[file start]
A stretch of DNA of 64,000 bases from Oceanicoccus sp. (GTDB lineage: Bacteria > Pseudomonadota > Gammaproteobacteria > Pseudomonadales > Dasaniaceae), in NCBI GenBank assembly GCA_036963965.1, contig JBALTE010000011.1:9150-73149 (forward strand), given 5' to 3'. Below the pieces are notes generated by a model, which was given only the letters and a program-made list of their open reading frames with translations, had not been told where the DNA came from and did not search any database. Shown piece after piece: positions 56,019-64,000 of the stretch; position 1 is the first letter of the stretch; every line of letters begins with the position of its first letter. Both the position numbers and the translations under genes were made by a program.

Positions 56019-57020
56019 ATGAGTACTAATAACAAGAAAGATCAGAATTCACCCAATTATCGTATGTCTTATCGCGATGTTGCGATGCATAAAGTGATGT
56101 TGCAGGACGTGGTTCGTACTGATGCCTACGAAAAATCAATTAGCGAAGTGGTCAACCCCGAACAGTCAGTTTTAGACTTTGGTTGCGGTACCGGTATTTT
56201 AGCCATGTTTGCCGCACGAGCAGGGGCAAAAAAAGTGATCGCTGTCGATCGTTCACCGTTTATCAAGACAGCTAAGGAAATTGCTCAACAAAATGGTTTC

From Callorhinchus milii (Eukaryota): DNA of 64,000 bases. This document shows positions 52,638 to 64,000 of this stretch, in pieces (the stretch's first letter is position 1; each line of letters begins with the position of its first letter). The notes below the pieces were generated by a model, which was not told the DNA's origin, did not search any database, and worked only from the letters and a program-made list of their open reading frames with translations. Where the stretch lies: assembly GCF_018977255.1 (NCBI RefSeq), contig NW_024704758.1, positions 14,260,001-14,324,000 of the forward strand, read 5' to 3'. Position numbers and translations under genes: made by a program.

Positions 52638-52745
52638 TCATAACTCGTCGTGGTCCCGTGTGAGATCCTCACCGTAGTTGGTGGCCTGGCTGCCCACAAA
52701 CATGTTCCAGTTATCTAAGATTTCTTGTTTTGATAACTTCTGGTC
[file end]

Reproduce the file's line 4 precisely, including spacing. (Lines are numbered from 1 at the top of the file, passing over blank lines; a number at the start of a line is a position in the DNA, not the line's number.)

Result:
56101 TGCAGGACGTGGTTCGTACTGATGCCTACGAAAAATCAATTAGCGAAGTGGTCAACCCCGAACAGTCAGTTTTAGACTTTGGTTGCGGTACCGGTATTTT